Behind the top four is a collections of teams who are either, like the Knicks, in need of nothing short of a Godsend with their shaky decision-makers up top (the Sacramento Kings at No. 6, the Denver Nuggets at No. 7, the Charlotte Hornets at No. 9) or who are on the verge of contending again, in need of nothing more than more internal improvement and extra piece of talent (the Orlando Magic at No. 5, the Detroit Pistons at No. 8, the Miami Heat at No. 10).
Here’s the full lottery board:
1. Minnesota Timberwolves
2. Los Angeles Lakers
3. Philadelphia 76ers
4. New York Knicks
5. Orlando Magic
6. Sacramento Kings
7. Denver Nuggets
8. Detroit Pistons
9. Charlotte Hornets
10. Miami Heat
11. Indiana Pacers
12. Utah Jazz
13. Phoenix Suns
14. Oklahoma City Thunder
— John Wilmes
LeBron James is still the king of the NBA. Right?
His Cleveland Cavaliers took down the Chicago Bulls 4-2 in their last playoff series, despite Kevin Love being out for the season and Kyrie Irving’s injuries turning him into a hobbled, almost ineffectual version of himself. Derrick Rose and Co. were meant to be the biggest threat to James’ throne, but he ultimately looked fairly comfortable pushing them off of it.
Up next in LeBron’s challenge to prove he’s still the world’s alpha baller is the Atlanta Hawks, a team who made mutton of the Cavs all season and lit up the league with 60 wins and four All-Star appearances. Atlanta needed six games to thwart the malaise-struck Brooklyn Nets in the first round, however, and six more to beat the Washington Wizards despite a serious injury to John Wall.
While the Hawks are not facing any injury issues as damning as losing Love for the year, they have been slowed by body hurts and fatigue. None of their starters have operated with close to the same kind of efficiency as they did in the regular season, with point guard Jeff Teague having some especially noticeable struggles. There’s a lengthy debate to be had about whether the Hawks expelled too much of their batteries in the regular season, and don’t have enough left to prove themselves when it really matters.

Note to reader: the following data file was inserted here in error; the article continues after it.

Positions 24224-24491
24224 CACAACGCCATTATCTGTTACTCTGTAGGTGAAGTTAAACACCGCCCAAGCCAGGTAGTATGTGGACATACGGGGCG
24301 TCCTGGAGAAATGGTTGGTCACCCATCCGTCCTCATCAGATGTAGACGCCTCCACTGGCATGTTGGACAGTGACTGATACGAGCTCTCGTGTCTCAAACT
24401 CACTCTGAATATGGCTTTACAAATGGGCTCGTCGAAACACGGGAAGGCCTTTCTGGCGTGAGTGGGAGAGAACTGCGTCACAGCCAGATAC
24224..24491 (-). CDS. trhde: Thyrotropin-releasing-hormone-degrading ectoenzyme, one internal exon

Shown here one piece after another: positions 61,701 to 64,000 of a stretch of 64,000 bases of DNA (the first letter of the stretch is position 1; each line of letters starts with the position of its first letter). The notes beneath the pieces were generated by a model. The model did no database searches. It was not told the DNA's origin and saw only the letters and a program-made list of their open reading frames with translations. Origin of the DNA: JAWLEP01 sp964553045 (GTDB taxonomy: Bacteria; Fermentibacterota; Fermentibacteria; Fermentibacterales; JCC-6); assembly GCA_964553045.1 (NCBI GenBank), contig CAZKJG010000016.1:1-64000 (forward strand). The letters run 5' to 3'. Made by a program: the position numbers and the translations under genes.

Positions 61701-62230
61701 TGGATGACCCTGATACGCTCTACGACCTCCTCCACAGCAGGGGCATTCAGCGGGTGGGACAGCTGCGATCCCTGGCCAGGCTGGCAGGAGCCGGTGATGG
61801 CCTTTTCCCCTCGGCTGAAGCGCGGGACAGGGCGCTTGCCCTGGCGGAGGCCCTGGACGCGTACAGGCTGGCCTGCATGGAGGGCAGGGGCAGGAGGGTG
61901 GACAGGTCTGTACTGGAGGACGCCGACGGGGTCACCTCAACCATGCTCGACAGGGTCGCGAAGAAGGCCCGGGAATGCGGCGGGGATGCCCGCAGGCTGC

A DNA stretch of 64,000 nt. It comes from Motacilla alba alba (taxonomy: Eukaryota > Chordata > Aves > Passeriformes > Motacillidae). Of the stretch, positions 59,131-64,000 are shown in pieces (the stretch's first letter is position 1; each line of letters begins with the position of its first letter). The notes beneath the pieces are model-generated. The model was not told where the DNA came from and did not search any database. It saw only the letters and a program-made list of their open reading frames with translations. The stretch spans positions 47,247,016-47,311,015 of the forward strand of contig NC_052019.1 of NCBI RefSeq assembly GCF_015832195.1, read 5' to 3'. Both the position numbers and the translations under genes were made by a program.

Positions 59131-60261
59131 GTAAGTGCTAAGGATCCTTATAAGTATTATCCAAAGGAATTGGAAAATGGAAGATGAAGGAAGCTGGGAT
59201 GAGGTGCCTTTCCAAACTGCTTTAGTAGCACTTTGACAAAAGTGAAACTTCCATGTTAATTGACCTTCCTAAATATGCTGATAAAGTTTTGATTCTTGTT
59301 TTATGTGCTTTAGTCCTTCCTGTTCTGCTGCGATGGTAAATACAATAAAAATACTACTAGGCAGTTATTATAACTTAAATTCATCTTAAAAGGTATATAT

Atlanta also comes into the series without Thabo Sefolosha, who’s out for the year with a broken fibula. Sefolosha is a seldom noticed reserve, but he happens to have guarded LeBron on the biggest stage possible before—in the NBA Finals, as a member of the Oklahoma City Thunder in 2012—and to have done it fairly well. That task will fall largely on DeMarre Carroll’s shoulders with Thabo out.
In order to beat the Cavs, who should be riding a formidable emotional train after their surprisingly authoritative putdown of the Bulls, Atlanta has to be a team they haven’t been in several weeks. Maybe they can be, but it’ll come as a surprise that you might not want to put your money on.
Prediction: Cavaliers in 6
— John Wilmes
Here's a look at the NBA teams that need the most out of this year's draft:
6. Detroit Pistons
In Stan Van Gundy, the Pistons have a promising man to build their future. But wise as their head coach and team president is, their circumstance is still thorny. Detroit already has a number of young pieces they’ll need to pay big money this summer or next, with Andre Drummond, Greg Monroe and Reggie Jackson at the top of the list. They’ve also been a poor destination for quality free agents for the better part of this century, and have a glaring hole at the wing spot. If they find the right small forward in this draft, the Pistons will have every bit of the core they want for the coming years, with youth across the lineup, so long as they can secure what they’ve already got.